Notes from Underground by Fyodor Dostoevsky

Wednesday, 9th September from 5-6:30pm in ib3.307.

This week the Deakin Philosophical Society, continuing with the great books, will discuss two brief chapters from Dostoevsky's Notes from Underground (VII and VIII of Part I - Underground, for those with the full text). A copy of the text is available here. A Libriox audiobook version is also available.

There are two main questions with which the chapters deal. First the underground man asks if we only do wrong because we are unaware of our true interests. Then: If through the application of reason we become aware of our true interests, won't we simply act contrary to those interests out of boredom or to assert that reason is not all that we are? Like Cleopatra, won't we stick gold pins into our slave-girl's breast just to hear her scream?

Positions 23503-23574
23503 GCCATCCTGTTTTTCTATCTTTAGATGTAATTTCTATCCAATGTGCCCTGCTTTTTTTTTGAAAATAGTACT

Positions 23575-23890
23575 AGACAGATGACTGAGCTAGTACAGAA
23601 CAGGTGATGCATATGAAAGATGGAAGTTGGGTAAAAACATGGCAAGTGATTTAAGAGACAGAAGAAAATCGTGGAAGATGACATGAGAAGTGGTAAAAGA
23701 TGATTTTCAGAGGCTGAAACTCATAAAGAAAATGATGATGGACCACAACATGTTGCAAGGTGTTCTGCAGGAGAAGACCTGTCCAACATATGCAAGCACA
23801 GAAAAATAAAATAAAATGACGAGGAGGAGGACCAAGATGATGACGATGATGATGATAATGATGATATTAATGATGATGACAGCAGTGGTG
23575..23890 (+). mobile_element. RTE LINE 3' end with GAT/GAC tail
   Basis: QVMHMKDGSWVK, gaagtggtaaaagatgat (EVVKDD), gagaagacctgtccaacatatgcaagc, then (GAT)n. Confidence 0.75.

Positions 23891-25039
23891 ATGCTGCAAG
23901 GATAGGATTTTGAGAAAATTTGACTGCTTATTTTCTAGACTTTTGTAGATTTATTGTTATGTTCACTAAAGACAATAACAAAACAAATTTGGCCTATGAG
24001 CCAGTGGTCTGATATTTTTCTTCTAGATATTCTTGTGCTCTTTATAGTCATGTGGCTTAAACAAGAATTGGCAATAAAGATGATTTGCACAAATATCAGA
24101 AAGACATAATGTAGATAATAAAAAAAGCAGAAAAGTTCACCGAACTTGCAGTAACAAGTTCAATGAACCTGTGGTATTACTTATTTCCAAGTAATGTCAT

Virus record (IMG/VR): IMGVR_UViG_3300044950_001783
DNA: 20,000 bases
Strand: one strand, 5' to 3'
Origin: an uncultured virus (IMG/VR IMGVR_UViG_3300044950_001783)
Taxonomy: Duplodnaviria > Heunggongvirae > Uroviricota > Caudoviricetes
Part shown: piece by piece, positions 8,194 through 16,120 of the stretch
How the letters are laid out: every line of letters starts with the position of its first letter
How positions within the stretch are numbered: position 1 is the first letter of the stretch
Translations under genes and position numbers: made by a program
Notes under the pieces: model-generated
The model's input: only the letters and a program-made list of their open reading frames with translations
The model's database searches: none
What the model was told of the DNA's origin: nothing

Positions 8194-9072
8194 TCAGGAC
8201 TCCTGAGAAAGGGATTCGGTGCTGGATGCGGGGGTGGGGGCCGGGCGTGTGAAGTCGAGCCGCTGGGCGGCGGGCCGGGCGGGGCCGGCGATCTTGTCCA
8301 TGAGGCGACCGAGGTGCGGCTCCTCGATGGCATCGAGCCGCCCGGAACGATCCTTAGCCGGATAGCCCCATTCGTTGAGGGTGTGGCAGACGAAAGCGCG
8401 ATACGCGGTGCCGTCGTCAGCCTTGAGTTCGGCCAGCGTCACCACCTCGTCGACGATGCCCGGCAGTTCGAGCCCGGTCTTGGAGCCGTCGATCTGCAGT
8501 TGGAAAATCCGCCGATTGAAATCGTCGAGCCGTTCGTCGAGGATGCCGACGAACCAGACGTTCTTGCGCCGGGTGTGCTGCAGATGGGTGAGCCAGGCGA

It is interesting to note that Dostoevsky wrote Notes from Underground partly as a review of Nikolai Chernyshevsky's What is to Be Done? Last week Beckett told us that there is nothing to be done. This week Dostevsky tells us that maybe there is something to be done after all, but not the something that rational egoists (Chernyshevsky) and utilitarians would have us do.

Dylan Nickelson,
President, Deakin Philosophical Society.

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One Response to Notes from Underground by Fyodor Dostoevsky

  1. The Raskol says:

    Does anyone know the original Roman source for this reference to Cleopatra’s supposed sadistic habit of poking gold pins into breasts? I’ve been searching Strabo, Plutarch, and Dio and have yet to find this reference. The only thing anywhere close to it I can find is that she tested poisons and snake venoms on prisoners condemned to death, but that not out of sadistic delight but rather to determine which would be most painless for use in suicide. If anybody can post a legitimate historical account of this, I’d like to see it.

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